My international travels in recent years have given me the opportunity to talk with many Ph.D. students about their research and their plans for the future, and I have noticed that there is a rather dramatic difference between U.S.-based and international students in their approach to finding postdocs.
European Ph.D. students in my field of science, for example, are much more likely to wait until they finish their degree, or are extremely close to finishing, before looking for a postdoc. In the U.S., the hunt for postdocs typically starts earlier -- sometimes a year before the expected Ph.D. completion date. I am generalizing, of course, and there are many exceptions, but I have encountered this situation enough to believe there is a difference. This difference is likely related to the different funding structures and academic cultures than to anything more profound.
Nevertheless, despite my having spent significant time abroad and despite having a high level of interaction with international colleagues, the U.S. system is so ingrained in me that I am always taken aback when I hear a Ph.D. student say that they are going to finish their degree and then starting looking around for a postdoc. I had this experience today, so I have been thinking about it and about why my instinctive reaction was to feel anxious for this person.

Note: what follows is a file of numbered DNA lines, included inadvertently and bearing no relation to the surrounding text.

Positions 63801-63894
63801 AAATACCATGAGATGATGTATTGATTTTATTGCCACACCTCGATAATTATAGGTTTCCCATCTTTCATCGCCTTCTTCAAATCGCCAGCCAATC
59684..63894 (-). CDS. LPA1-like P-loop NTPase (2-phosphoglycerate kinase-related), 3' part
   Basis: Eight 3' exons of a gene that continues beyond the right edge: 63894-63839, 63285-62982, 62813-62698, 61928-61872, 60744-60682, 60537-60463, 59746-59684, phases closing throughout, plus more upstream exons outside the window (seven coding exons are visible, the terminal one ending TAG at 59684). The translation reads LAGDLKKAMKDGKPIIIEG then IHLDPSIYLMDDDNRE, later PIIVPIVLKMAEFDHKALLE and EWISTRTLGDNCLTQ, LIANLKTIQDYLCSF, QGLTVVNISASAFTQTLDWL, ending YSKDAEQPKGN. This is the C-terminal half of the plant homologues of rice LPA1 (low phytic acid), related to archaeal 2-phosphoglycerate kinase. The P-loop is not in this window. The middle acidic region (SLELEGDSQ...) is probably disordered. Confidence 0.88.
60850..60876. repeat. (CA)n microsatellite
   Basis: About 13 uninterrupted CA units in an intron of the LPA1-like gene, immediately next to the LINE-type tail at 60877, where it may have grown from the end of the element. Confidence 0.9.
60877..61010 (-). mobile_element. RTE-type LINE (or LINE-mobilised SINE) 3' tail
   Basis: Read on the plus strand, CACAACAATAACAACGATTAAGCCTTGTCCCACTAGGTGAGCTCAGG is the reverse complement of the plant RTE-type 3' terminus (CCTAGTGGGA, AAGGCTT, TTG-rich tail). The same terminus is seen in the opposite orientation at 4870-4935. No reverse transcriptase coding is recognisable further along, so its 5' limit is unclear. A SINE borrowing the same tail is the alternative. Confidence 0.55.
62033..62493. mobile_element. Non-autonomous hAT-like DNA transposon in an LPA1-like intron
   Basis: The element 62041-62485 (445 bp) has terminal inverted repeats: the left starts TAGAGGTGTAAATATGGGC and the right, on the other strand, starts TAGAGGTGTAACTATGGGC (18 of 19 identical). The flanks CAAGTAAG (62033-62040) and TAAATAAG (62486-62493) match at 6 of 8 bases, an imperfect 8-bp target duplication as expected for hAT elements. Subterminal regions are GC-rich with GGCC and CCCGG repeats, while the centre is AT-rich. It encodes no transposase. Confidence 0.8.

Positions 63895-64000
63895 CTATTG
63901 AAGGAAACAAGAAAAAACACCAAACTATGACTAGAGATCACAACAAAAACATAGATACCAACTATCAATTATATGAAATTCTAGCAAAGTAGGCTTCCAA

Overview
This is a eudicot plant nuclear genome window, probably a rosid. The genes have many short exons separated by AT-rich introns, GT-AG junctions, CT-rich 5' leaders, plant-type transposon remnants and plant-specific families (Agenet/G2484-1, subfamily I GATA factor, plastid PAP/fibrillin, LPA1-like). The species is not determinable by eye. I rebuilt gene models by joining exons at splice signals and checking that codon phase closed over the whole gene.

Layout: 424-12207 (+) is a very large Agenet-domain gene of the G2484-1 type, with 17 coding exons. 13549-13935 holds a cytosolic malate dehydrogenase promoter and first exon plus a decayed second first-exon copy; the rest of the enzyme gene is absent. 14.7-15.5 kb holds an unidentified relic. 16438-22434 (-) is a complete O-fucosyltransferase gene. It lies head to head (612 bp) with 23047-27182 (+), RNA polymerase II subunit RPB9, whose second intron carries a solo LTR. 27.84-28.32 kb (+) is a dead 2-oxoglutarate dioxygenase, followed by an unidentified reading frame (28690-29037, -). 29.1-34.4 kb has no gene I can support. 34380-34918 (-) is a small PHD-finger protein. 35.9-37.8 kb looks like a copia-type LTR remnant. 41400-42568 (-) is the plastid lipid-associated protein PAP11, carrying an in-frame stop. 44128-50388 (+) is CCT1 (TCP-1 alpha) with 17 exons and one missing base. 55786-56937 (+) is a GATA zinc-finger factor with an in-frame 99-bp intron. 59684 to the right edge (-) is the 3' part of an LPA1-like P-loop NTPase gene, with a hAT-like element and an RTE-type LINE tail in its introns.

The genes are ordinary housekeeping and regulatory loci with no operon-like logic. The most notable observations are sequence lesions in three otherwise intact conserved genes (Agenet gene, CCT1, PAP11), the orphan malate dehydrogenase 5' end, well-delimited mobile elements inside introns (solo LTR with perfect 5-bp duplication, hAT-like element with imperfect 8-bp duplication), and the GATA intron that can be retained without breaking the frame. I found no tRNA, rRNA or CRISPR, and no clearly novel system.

I don't know which system is more effective at matching Ph.D.'s with postdoctoral positions, and I don't know which system involves less stress -- it could well be a tie. It seems that it might be initially less stressful to be in a place where you don't have to do so much pre-postdoctoral planning, and may have some expectation that someone somewhere will have funding for you and will hire you when you get your Ph.D. But, as time goes by and Ph.D. completion nears, perhaps the respective stress levels switch and it becomes more stressful to be in a place where you don't know what you will be doing after your Ph.D. as compared to a place where you've known for months what you'll be doing after your Ph.D. (see Figure, which illustrates this hypothesis based on the assumption that the U.S. Ph.D. student finds a postdoc in advance of Ph.D. completion, as is typical in my field).
13 years ago